DC police body cam policy altered after deadly shooting goes unrecorded
“We have given the police officers a new tool. We have to do everything we can to make sure that new tool is being deployed properly,” DC Mayor Muriel Bowser said Thursday, according to the Washington Post.
Announcing the new policy that Metropolitan officers must confirm with dispatch that they have turned their cameras on, the mayor told reporters that the purpose was to address crime in the District of Columbia.
But the news conference also touched on an officer-involved deadly shooting of a motorcyclist that happened early Sunday morning. Terrence Sterling was reported to be driving his motorcycle erratically, and by the end of his ride, he was shot dead by a DC officer. The details differ between official and witness accounts, and questions may persist, as there was no body camera video captured until after the shots were fired.
Police claim Sterling, 31, rammed his motorcycle into one of their vehicles soon after the officer in the passenger seat opened his door and stepped out. That officer, who has yet to be named, opened fire in self-defense, they say.
The driving officer is also unknown, as both have been put on administrative leave.
According to Washington NBC-affiliate WRC, however, there are several witnesses who say the firing officer never opened his door, but instead rolled down his window and shot Sterling from the inside after Sterling crashed. They also say Sterling had never been aiming for the squad car.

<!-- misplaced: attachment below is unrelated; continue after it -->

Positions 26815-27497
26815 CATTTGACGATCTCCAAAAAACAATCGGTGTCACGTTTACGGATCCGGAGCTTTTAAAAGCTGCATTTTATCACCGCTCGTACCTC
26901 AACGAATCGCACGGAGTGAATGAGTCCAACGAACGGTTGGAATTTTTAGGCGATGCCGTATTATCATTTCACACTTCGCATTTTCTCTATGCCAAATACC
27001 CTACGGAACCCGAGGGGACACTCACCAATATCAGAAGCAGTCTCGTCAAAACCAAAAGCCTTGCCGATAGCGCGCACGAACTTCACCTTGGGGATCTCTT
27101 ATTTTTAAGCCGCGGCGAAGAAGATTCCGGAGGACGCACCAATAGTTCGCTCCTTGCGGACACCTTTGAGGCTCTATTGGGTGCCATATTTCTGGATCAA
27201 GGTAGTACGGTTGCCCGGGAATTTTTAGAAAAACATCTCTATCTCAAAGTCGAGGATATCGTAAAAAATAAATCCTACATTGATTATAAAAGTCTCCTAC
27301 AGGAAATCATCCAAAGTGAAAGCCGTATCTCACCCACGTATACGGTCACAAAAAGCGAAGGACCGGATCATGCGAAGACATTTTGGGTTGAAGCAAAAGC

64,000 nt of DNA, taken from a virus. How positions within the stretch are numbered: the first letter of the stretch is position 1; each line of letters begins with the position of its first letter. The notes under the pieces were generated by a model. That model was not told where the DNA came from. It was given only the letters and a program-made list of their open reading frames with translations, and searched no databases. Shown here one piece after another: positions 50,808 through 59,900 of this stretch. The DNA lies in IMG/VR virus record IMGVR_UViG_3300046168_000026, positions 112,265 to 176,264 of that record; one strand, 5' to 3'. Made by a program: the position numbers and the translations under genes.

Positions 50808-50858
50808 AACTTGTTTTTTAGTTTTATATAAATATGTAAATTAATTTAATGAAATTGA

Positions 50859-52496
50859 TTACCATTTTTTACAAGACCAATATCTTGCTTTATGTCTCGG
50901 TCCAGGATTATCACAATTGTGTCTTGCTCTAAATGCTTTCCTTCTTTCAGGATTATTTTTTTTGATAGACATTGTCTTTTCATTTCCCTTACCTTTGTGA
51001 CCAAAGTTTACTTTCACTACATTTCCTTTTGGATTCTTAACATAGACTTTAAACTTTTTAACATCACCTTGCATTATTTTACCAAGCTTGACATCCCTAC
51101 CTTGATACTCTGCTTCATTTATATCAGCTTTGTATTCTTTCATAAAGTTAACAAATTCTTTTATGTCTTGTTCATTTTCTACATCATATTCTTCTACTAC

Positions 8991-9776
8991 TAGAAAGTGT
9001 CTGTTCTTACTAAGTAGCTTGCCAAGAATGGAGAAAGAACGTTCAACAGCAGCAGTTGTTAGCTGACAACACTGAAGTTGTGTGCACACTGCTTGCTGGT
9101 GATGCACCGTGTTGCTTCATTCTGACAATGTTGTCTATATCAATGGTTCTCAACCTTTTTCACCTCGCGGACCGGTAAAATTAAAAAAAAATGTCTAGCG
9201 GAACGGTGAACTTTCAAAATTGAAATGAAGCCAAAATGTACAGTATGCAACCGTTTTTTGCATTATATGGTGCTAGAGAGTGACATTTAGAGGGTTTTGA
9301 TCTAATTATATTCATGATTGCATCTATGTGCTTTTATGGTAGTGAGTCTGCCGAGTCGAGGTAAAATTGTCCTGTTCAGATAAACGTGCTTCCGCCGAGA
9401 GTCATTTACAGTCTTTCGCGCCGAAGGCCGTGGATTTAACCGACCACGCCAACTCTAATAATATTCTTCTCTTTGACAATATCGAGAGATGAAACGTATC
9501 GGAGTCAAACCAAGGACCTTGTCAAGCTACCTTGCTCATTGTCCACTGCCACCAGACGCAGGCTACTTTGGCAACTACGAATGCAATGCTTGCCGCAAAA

Last year, $5 million of DC taxpayer money funded the purchase of 2,500 body cameras. About half, 1,300, have been assigned at this point, and the mayor said Thursday that the rest should be put on by the end of the year.
Interim Police Chief Peter Newsham said at the news conference that officers have turned on their body cameras about 55,000 times, capturing 11,000 hours of video, in the last 30 days. Ten officers had failed to turn theirs on during that time, he said.
That is a pretty good record for a newly enacted policy, but not enough to avoid adding an extra layer of responsibility for officers and dispatchers. And not good enough to prevent another fatal police shooting of an unarmed black man from going unrecorded.